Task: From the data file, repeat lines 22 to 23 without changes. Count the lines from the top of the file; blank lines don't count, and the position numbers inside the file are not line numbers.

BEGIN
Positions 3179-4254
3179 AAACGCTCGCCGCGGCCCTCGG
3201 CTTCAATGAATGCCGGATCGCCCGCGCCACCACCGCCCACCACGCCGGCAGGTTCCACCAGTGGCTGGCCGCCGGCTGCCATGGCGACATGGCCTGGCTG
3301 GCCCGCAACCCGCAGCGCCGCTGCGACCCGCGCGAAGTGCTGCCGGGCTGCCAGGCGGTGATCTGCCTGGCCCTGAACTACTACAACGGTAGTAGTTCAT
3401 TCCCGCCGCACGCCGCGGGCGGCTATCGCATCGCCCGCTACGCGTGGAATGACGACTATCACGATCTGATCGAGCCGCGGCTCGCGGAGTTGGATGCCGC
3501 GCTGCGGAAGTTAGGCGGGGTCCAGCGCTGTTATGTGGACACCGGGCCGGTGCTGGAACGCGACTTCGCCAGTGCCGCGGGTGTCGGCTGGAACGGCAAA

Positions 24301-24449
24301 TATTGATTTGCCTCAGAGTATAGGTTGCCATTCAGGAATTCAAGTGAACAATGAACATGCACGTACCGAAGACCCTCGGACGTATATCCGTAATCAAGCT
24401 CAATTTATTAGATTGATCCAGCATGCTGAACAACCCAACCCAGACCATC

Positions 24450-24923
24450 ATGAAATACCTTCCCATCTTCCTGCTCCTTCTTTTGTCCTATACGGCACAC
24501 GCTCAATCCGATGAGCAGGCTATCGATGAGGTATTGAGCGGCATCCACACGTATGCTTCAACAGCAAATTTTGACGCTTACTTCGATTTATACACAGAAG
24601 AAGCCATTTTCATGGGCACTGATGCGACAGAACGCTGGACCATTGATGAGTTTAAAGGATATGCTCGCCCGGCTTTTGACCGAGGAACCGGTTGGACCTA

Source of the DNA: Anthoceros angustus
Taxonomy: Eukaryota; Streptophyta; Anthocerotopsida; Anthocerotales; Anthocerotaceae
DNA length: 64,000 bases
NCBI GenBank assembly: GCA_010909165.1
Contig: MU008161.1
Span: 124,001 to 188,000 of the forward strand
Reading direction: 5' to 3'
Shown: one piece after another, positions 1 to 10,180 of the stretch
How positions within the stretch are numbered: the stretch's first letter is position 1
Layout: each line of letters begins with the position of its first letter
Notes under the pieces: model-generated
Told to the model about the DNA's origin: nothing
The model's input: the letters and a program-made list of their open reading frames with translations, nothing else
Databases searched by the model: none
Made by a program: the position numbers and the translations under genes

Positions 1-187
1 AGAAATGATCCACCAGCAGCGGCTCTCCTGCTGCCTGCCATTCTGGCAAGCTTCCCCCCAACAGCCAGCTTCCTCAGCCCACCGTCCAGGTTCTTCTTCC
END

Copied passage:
How positions within the stretch are numbered: the stretch's first letter is position 1
Layout: each line of letters begins with the position of its first letter